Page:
I was in two minds about the heading “get rid of” the mum tum because I’m all about celebrating and embracing mum hood and all its weird and wonderful remnants in your body and soul. The lovely Beccy Hands, doula and massage therapist and co-founder of the maternal nurturing package The Mother Box (hint hint, would love one of these one day….), told me that once she worked with some midwives in Latin America. One day they were talking about the “love lines” of pregnancy and the UK contingent asked her what they were on about. When it transpired that these love lines were what we referred to as stretch marks the Mexican midwives were horrified – “such ugly language!”
Imagine if we reframed all our pregnancy bodily etchings in a positive light rather than berated ourselves for not being “perfect”. Just imagine that sweet sweet utopia for a moment. How are your love lines?
Mum tum: this is the second part in Finding Mama Mojo. The pelvic floor and the abdominals are the muscles most directly compromised by pregnancy. And yet without the tools to know what on earth is going on down there, it’s no wonder we’re left adrift and feeling slightly off kilter sometimes years postnatally.
In my personal experience, there are two types of mum tum. There is the mum tum that is nurtured through months and years of child-related biscuit eating/leftover fish finger scoffing/exhausted carbo loading, not drinking enough water, not doing enough (cough, any) cardio exercise and a bit too much reliance on the “wine o’clock” ritual to get you through the heavy days. This is the mum tum that sits softly atop perfectly decent muscular strength and hides away the tone that you have in your muscles in a cushion of weary comfortable(not comfortable) habit. Sometimes happily so, if a chocolate biscuit is not worth swapping for a tall glass of water and some star jumps in your eyes, then so be it. And in that case there is no need to go about doing anything about it, until the point when you’re feeling it’s not so fun. This is the type of mum tum I have.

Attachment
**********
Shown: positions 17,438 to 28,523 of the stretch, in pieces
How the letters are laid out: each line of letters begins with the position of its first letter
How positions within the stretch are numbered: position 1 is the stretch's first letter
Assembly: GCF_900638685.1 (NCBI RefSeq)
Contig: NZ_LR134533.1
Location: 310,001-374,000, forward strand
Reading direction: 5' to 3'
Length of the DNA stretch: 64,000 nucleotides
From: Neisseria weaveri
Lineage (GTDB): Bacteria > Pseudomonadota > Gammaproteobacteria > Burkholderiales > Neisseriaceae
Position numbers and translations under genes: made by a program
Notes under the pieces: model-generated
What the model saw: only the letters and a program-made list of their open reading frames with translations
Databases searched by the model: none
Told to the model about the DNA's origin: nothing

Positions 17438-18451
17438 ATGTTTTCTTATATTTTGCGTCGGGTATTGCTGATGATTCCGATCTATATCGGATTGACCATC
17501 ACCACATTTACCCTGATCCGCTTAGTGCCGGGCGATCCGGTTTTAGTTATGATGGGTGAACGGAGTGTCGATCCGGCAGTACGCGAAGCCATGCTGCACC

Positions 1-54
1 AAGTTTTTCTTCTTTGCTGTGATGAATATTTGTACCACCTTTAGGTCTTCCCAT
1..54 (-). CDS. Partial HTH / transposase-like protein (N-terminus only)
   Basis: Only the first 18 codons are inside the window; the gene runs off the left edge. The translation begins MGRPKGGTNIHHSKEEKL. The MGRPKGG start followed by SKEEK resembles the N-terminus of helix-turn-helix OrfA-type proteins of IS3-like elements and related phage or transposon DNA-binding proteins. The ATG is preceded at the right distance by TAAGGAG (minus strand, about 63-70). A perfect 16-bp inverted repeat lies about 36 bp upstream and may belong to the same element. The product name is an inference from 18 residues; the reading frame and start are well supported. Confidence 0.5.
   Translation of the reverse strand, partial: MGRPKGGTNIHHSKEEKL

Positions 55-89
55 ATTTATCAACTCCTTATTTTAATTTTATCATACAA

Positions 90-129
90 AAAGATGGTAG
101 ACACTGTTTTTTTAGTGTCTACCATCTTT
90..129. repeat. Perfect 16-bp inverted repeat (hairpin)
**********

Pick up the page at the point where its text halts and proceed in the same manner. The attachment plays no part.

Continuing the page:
The other type of mum tum is the type where, even months and years after being pregnant you feel that your belly is still vaguely 4-months pregnant-looking. People ask you when you’re due. Or, maybe you’re very lean or muscular and don’t look pregnant at all but every time you get out of bed there’s a weird alien doming in your stomach which makes you wonder what on earth is going on in there but you’re sure it’ll probably go away soon. This is the type of mum tum which really needs to be looked at. This is diastasis recti.
Diastasis whatsi? Is that a made up word?
Diastasis recti is the perfectly normal and to be expected occurrence of the abdominal “six pack” muscle separating to accommodate your growing bump. The rectus abdominis is attached down the centre by connecting tissue called the Linea Alba. This connective tissue stretches during pregnancy to allow room for the baby to expand, and the sides of the muscle release away from each other. It’s basically like unzipping your coat to create more space: your belly muscle unzips at the front and allows your baby to expand into that room. What an amazing design the human body is! Incredible.
The only problem is, sometimes the tissue heals and the muscles can close back together naturally without you having to do anything. All done, and you’re none the wiser. But sometimes they don’t, the gap remains and the tone behind the linea alba is left sponge-like and with the strength of blancmange in your core.